I've been using dynamic typing in the DMD front end in a few places, and it's been a source of a couple bugs. I've been using type inference more and more in D, and it's been eliminating bugs rather than causing them. It's especially useful in foreach where I don't have to worry about getting the element value or index type right, especially when the type of the aggregate changes.

I sometimes think that whilst dynamic typing can be *very* handy to have, it's ultimately just a panacea for a "proper" type system. Type systems like C's are really annoying because you spend so much time telling the compiler the same thing over and over again, even when it's not even really important (float, double? I don't care; I just want a number, damnit!). But given something like, say, Nemerle's type system where you have full inference and things like disjunction types (can't remember the proper name: where you can say a variable is Type1 OR Type2 OR ...), you get most of the benefits, with a lot of the safety static typing gives you. I also find it interesting that a lot of the dynamically typed languages I've seen seem to be slowly growing static typing abilities because people get so sick of continually having to test the type of something :P Same problem, different place, I suppose. -- Daniel -- Unlike Knuth, I have neither proven or tried the above; it may not even make sense. v2sw5+8Yhw5ln4+5pr6OFPma8u6+7Lw4Tm6+7l6+7D i28a2Xs3MSr2e4/6+7t4TNSMb6HTOp5en5g6RAHCP http://hackerkey.com/
Oct 31 2006
parent =?UTF-8?B?QW5kZXJzIEYgQmrDtnJrbHVuZA==?= <afb algonet.se> writes:
Daniel Keep wrote:

 I sometimes think that whilst dynamic typing can be *very* handy to
 have, it's ultimately just a panacea for a "proper" type system.  Type
 systems like C's are really annoying because you spend so much time
 telling the compiler the same thing over and over again, even when it's
 not even really important (float, double?  I don't care; I just want a
 number, damnit!).

In a portable assembler like C, the size of registers *is* important. --anders
Oct 31 2006
prev sibling parent reply Don Clugston <dac nospam.com.au> writes:
Dave wrote:
 Walter Bright wrote:
 LaggedOnUser wrote:
 The best metric for productivity across languages appears to be Lines 
 of Code (LOC).  The productivity for a typical programmer is inversely
 proportional to the number of lines of code he/she has to write.

I agree. My experiments with real D projects compared with their equivalent C++ ones is that the D ones about about 30% less source code. If the proportionality rule applies, that makes it 30% more productive.
 That "something else" is probably the fact
 that both are essentially dynamically-typed, easy-to-use, scripting 
 languages that are terse and expressive.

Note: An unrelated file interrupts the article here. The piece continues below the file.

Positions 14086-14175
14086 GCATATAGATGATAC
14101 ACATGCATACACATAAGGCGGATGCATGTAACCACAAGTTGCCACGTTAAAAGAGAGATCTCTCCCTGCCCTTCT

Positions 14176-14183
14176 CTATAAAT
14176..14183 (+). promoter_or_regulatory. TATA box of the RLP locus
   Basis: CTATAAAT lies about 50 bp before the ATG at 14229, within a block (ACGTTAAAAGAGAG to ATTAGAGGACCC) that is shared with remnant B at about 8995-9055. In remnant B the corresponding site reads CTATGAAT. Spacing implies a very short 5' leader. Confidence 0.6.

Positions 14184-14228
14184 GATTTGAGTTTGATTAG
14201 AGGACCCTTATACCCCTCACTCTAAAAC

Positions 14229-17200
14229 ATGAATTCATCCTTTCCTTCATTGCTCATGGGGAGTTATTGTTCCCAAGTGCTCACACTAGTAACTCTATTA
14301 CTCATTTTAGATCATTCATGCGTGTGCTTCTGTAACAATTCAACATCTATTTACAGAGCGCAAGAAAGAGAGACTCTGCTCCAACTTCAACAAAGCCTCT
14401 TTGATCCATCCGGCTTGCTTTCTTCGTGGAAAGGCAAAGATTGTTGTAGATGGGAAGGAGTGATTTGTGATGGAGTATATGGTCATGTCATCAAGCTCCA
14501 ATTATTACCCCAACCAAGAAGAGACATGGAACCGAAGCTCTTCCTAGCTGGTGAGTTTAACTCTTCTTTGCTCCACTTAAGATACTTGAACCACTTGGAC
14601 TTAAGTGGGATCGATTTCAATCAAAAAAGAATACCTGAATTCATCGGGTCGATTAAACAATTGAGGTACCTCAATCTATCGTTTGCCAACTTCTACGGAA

I think the dynamic typing thing along with gc are the big productivity drivers.

In the link for the OP, one thing that apparently wasn't considered or adjusted for is how many errors during development, and how long it took to find those errors.

I agree. There's an interesting issue with using LOC as a productivity metric -- in my experience, unit tests are one of the ways that D gives a massive productivity boost, yet they result in an *increase* in the lines of code! It's rare that you see productivity data that includes refactoring. Yet maintainability is surely one of the most important aspects of coding.
 Often I see that dynamic typing will mask errors, and make them a lot 
 more time consuming to both debug and (sometimes) workaround once they 
 are found. And often they make it through to production code as well.
 
 So I'm wondering if, in the grand scheme of things, dynamic typing 
 really accounts for a 2.5x difference in productivity anyhow?

I suspect it doesn't scale very well. (Like not requiring you declare variables -- looks great on a 10 or 20 line program, a complete disaster on anything bigger).
Oct 31 2006
parent reply Sean Kelly <sean f4.ca> writes:
Don Clugston wrote:
 Dave wrote:
 So I'm wondering if, in the grand scheme of things, dynamic typing 
 really accounts for a 2.5x difference in productivity anyhow?

I suspect it doesn't scale very well. (Like not requiring you declare variables -- looks great on a 10 or 20 line program, a complete disaster on anything bigger).

This is why I don't like Lua, and it was a huge source of bugs for me there. Any typo resulted in a new variable being created instead of an existing one being modified. But I do think that dynamic typing is useful in the general case. Ruby, for example. If the object has the methods being called then it doesn't matter what the underlying type is, and if there is a mismatch (say, for expressions) then coercion is an option. But even though Smalltalk works the same way (as far as I know), I'm not sure how the concept scales or how it affects provability. I'll admit I still like having the compiler catch as many errors as possible, and in the extreme case, this form of type checking seems like it could allow bizarre mistakes to be made and for them to be extremely difficult to debug. Sean
Oct 31 2006
parent Walter Bright <newshound digitalmars.com> writes:
Sean Kelly wrote:
 Any typo resulted in a new variable being created instead of an 
 existing one being modified.

That particular problem was in FORTRAN, the first programming language, and was identified as a rich source of bugs at least by the early 70's. Nevertheless, the bug gets reinvented in endless new programming languages, and the designer then belatedly realizes the mistake. Note the change in Perl where you can force the compiler to complain about undeclared variables. I think the reason it keeps being reincarnated is that it *does* look good in 20 line programs. You don't invent million line examples for nonexistent languages.
Oct 31 2006